TMC students get the shaft

    As Grace Pineda sat in her physics class, she wondered what smelled funny.

    “”Then I realized it was me — it was my shoes,”” said the Marshall sophomore.

    Indeed, Pineda had stepped in a pile of shit, except it was in the form of manure being used to help replant the grass outside of her apartment.

    UCSD has begun renovating the Thurgood Marshall College Lower Apartments while there are still students living in them.

    “”I wake up to people pounding on the roof and that beeping noise of trucks backing up, and then I can’t even study in my own room,”” Pineda said. “”Our unique view of passers-by and greenery has been replaced by dirt and noise.””

    To add to this inconvenience, this year’s construction of sophomore housing at Marshall comes on the heels of living through the construction of Pangea Parking Structure and the renovation of Ocean View Terrace last year.

    “”In ‘S’ building [in the Marshall Residence Halls, next to Pangea Parking Structure] last year, there was a big machine right outside of our window all the time,”” said Marshall sophomore Ashwin Chandra. “”It just kind of sucked, and even though they were doing it for the betterment of the school, they could have done it during summer.””

    It’s commendable that the university is trying to improve the living conditions at UCSD, but it shouldn’t do it while people are still living there.

    Should this year’s Marshall sophomores just call it all bad timing and forget about it? Forget about the fact that OVT was closed last year and La Casa, the “”substitute”” restaurant, was closed on weekends and only stayed open until 3:30 p.m. on Fridays? Forget that Marshall sophomores have to live through the renovation of the lowers so that next year’s residents will have nicer apartments? Forget that they’re the first class at UCSD to not have guaranteed second-year housing.

    Much like asking us to pay a fee referendum that goes toward the renovation of a Price Center that we may not be around to enjoy, it is too much to ask students to just suck it up and say, “”at least it’ll be nice next year.””

    How about some kind of compensation for having to deal with construction and for living without the facilities that other students normally have?

    Or how about at least toning down the construction during the school year to be fairer to students?

    Construction in the lowers usually lasts only a few hours. It could easily start at around 11 a.m. and still get the same amount done.

    Sophomore Danica Dodds expressed unhappiness with the school’s idea of being considerate of its residents.

    “”They told us last year that they would be nice during finals week, and start construction at 9 a.m. instead of the usual 8,”” she said. “”What happened to 24-hour quiet hours?””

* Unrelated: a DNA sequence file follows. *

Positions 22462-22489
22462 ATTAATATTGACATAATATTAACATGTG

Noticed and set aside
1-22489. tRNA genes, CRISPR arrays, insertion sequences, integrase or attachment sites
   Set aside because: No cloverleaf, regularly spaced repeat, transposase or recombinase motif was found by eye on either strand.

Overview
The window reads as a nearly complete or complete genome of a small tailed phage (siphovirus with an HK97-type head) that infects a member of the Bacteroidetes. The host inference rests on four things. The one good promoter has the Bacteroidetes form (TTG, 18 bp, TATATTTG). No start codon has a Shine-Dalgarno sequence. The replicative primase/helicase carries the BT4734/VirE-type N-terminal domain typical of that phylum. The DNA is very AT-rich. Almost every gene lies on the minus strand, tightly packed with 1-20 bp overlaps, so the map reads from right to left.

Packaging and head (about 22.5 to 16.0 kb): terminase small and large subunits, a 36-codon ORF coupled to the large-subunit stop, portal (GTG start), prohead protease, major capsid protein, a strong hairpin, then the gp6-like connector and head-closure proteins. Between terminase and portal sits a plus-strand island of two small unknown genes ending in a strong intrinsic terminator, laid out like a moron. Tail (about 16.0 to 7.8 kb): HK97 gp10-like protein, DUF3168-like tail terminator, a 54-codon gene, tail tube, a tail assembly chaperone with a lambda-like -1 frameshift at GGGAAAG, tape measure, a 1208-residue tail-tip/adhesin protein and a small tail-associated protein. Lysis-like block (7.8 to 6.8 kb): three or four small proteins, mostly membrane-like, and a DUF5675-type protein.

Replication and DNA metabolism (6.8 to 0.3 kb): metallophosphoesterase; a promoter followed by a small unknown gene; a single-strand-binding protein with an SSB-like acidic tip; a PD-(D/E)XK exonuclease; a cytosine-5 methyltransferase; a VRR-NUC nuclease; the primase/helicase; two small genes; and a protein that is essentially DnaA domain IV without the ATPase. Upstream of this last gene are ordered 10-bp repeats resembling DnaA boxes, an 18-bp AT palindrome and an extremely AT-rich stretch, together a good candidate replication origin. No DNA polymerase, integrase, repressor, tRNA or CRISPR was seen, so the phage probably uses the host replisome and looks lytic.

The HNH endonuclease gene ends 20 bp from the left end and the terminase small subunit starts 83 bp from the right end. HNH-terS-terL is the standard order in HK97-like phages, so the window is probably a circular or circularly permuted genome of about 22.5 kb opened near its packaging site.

Maybe our school is too focused on building itself rather than building a good relationship with its students.

    UCSD is going to have new buildings, a sixth college, nicer dining halls and other aesthetically pleasing things, but at what cost? The new students being admitted to Sixth College mean that fewer second-year students than ever will live on campus next year.

    Many of the luxuries that make UCSD such a nice place to go to school — 15-minute passing periods, open space outside to enjoy, close-knit college communities — are disappearing as the school rapidly expands and admits more students.

    UCSD should make more efforts to connect with its students. The university does not have to renovate buildings to keep us happy; the time and money could be much better spent on providing better classes and more activities. It could even be something simple, such as later hours for the library, gym and activity centers.

    But instead of having a football team or a fun place to hang out at night, we get construction that will result in only moderately better facilities.

    When you wake up to pounding on your roof at 9 a.m. and then trod off to a 300-seat lecture hall, it’s hard to escape feeling like you’re just another member of the herd.

    “”It’s obvious that we as students are not the top priority of UCSD,”” said sophomore Cliff McEnery. He pointed out that the school is often involved in other endeavors that may be detrimental to students’ education.

    For example, many students theorize that the university wanted to finish OVT by summer 2001 to entice the San Diego Chargers into staying here for spring training.

    “”I find it very ironic that the school closed down OVT all of last year to keep the Chargers using UCSD for spring training, meanwhile leaving Marshall residents scurrying around for dining,”” McEnery said, “”and now the Chargers are leaving UCSD anyway.””

    Whether this rumor is true, students are feeling alienated for one reason or another. Coming to this school is a privilege, but that doesn’t mean that the university can act like we’re not paying thousands of dollars to be here.

    Maybe UCSD needs to pay more attention to getting its instructors better contracts instead of building new lecture halls. It should also be more considerate of the students that it already has before cramming in a few hundred more.

    Most kids can deal with an older lecture hall and can live without a state-of-the-art office building — what’s important in college is community.

    And that’s something you can’t grow with manure.

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